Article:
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Father Of The Video Game Console Showed Off ‘Set Top Box’ Idea In 1973

Originally Posted on Techdirt.

It is often said that there are no new ideas any more. This adage is most often applied to fiction and other forms of entertainment. However, this story shows that the adage can also apply to technology as well. Ralph Baer is the often ignored but historically recognized father of the home video game console. His invention went on the be licensed as the Magnavox Oddessey which later inspired Pong. However, his efforts in the realm of television accessories were not confined to gaming. Via Gamasutra, we have the following video which surfaced thanks to the German Science Spiele Museum. In this video, Baer shows off what he calls Participatory CATV via an “all purpose box” in 1973.

While nothing in this presentation would seem all that new and innovative to modern audiences thanks to the proliferation of the internet, personal computers and smart phones, back in 1973, this was massive leap for home electronics. For instance, the creative use of encoded audio signals when ordering a product from a commercial is very similar to such common place codes such as UPC and QR codes today. And while home education over the internet today seems old hat, using your cable television subscription to achieve the same end goal is actually quite remarkable.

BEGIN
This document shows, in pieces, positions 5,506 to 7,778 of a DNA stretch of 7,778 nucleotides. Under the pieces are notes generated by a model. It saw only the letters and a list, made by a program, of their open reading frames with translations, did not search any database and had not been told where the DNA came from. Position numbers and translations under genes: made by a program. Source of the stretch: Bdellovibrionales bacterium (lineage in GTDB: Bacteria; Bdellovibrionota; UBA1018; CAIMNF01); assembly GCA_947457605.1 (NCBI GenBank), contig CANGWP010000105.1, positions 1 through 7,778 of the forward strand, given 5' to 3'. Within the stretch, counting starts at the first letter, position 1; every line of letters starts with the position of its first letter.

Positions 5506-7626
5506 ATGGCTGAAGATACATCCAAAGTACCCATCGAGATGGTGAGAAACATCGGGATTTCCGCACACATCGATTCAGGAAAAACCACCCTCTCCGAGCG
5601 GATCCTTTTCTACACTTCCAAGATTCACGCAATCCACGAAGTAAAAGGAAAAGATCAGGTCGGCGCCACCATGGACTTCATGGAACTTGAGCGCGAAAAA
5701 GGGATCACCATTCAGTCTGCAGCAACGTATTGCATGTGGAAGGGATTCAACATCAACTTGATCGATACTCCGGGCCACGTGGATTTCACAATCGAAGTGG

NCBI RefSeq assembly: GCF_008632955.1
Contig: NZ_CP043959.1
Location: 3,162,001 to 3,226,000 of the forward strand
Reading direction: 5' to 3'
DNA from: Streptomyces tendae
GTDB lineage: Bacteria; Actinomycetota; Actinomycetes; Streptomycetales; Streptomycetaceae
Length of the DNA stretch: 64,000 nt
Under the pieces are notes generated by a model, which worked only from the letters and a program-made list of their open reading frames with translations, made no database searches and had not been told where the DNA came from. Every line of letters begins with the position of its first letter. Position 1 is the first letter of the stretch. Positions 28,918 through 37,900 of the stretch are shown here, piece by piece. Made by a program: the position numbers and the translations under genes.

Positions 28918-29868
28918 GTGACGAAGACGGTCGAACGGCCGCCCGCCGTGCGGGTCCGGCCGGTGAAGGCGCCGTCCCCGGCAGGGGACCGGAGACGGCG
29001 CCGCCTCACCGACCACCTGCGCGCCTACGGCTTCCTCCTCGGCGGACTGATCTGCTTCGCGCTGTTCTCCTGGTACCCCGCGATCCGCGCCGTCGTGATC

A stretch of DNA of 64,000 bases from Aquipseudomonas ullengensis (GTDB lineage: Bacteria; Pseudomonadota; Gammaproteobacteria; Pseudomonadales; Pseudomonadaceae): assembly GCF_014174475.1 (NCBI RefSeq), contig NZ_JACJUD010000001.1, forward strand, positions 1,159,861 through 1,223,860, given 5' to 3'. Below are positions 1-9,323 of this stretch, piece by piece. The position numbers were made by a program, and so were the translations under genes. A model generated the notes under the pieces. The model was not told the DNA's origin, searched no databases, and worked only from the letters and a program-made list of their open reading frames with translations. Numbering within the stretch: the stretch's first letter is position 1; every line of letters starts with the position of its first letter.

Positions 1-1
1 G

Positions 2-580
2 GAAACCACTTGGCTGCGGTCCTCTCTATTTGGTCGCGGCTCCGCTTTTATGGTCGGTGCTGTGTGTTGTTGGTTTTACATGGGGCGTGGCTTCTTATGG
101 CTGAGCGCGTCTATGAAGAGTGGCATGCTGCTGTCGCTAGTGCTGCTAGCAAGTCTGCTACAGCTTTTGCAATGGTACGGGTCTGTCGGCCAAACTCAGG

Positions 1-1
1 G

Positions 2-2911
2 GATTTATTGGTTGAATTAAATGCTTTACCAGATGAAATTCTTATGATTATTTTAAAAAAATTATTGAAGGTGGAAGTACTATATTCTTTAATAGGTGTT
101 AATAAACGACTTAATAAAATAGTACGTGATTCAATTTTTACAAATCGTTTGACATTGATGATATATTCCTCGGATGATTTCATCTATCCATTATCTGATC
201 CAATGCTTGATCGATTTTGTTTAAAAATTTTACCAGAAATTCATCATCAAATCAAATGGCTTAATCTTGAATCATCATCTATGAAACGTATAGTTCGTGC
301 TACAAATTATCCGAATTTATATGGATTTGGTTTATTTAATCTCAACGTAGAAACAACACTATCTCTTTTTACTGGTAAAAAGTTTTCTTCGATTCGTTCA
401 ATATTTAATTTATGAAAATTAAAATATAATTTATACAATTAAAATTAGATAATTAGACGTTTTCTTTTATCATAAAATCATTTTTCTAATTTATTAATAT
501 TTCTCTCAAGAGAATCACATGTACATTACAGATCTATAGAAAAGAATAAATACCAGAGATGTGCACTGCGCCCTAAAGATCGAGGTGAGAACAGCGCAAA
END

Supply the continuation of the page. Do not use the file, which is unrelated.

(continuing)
Another interesting suggestion that was only touched on but not discussed to great length was the idea of ad supported gaming. Today we see this in many forms wether it is free games that include advertising to bring in revenue for the developer, or games sponsored by or acting as an advertisement for a brand. Once video games became a large part of the home, we saw Baer’s prediction come true.

All in all, what this shows is that few ideas are completely new. Many times, someone else will have thought of it before you, or at least thought of something familiar. A lesson that some companies should probably consider prior to using patent law as a way to kill competition.

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